Energising the Blockchain – Dr Jemma Green speaks with Techboard about the future of Power and Power Ledger’s historic Initial Coin Offering

In August this year, Power Ledger grasped everyone’s attention by raising $17 million in its the pre-sale of its Token Generation Event (TGE) or Initial Coin Offering (ICO) ahead of raising a total of $34million in its ICO which closed in October. For most of us, this raised a lot of questions… “What is an ICO? Why would someone want raise money using an ICO? And what’s a POWR token?” Fortunately, our Contributor Matthew Parker from MitchelLake was able to sit down with Dr Jemma Green, co-founder and Chair of Power Ledger to help us answer these questions. Power Ledger first came to prominence in Techboard's Rankings back in August 2016 where it topped the ranking for 2 fortnights. This year PowerLedger topped the Techboard Ranking in August and has remained in the top five in September and October.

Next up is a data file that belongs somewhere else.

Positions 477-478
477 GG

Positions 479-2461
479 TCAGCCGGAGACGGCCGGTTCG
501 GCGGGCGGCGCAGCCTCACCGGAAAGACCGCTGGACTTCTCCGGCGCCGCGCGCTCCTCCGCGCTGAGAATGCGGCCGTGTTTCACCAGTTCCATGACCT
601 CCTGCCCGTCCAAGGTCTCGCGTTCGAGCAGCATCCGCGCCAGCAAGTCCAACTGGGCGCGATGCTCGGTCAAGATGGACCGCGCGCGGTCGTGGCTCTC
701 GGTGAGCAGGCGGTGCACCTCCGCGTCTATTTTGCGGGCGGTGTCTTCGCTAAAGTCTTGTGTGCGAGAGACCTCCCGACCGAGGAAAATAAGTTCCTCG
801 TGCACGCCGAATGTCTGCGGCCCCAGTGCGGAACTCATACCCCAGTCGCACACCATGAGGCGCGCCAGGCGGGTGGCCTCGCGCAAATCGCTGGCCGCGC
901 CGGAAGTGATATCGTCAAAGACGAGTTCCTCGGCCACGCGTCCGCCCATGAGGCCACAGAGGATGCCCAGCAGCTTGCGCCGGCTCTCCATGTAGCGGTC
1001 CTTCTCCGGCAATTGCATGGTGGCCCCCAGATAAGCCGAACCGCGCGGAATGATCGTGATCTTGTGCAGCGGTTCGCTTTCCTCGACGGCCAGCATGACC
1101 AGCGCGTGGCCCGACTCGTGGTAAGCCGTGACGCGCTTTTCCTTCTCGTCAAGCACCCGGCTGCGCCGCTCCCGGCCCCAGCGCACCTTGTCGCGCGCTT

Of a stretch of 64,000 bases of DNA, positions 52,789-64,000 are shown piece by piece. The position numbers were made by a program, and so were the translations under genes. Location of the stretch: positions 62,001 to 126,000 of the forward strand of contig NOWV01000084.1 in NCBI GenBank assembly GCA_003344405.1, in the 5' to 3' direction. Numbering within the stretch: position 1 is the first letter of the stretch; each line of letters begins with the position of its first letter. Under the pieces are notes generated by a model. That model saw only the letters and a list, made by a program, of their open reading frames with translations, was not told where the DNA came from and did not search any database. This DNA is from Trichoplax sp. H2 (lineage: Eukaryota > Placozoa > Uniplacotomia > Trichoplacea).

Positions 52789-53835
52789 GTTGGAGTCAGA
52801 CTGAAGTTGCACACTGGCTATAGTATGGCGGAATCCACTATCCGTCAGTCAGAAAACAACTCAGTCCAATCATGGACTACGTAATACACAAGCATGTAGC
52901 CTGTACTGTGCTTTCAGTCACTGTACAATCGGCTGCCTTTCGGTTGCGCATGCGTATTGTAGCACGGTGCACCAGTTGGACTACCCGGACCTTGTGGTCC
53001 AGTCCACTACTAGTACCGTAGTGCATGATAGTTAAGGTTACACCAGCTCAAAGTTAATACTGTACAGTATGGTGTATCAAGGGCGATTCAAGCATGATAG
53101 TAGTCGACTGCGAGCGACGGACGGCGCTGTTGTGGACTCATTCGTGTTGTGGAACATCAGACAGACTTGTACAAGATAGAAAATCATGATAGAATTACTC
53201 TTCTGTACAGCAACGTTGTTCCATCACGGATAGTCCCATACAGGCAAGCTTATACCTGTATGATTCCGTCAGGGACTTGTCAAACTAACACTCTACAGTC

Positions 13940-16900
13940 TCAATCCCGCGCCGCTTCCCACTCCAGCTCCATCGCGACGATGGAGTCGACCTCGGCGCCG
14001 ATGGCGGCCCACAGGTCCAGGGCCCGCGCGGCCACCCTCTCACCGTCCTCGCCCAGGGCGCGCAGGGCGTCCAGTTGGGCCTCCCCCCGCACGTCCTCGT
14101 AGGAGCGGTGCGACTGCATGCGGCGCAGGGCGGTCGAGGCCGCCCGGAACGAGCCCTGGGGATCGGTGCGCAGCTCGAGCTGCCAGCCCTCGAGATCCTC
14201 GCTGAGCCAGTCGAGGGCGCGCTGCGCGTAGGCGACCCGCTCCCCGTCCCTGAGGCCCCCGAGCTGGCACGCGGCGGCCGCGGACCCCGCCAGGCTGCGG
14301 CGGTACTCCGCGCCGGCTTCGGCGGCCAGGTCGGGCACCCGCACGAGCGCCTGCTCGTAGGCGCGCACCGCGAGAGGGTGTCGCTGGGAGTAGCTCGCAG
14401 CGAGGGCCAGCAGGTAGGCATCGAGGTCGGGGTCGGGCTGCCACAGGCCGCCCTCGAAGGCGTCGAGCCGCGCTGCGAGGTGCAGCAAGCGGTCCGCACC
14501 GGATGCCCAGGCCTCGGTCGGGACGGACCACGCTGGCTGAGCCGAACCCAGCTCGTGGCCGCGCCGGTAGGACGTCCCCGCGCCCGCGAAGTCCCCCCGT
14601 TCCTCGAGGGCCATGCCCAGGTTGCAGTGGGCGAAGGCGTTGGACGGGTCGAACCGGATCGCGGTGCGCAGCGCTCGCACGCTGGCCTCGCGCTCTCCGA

In addition to a decorated career at JP Morgan, 3 post graduate degrees from Cambridge and a PHD from Curtin University, she is the Acting Lord Mayor of the City of Perth, the Chair of Climate-KIC Australia and is also on the board for the Western Australian water utility, the Water Corporation. Jemma, in many ways, wrote the book on how to use disruptive technologies to forward society. Her most recent research into citizen utilities and the future of energy lead her to co-found Power Ledger in 2016.

Matthew Parker (MP): What is your vision for the energy industry in the future?

Dr Jemma Green (JG): The inconvenient truth facing the energy supply industry is that, at some stage, it will be cheaper and more effective to self-supply than to rely on the network to provide low-cost, reliable and clean energy. However, we believe that the value of network assets can be preserved rather than becoming obsolete.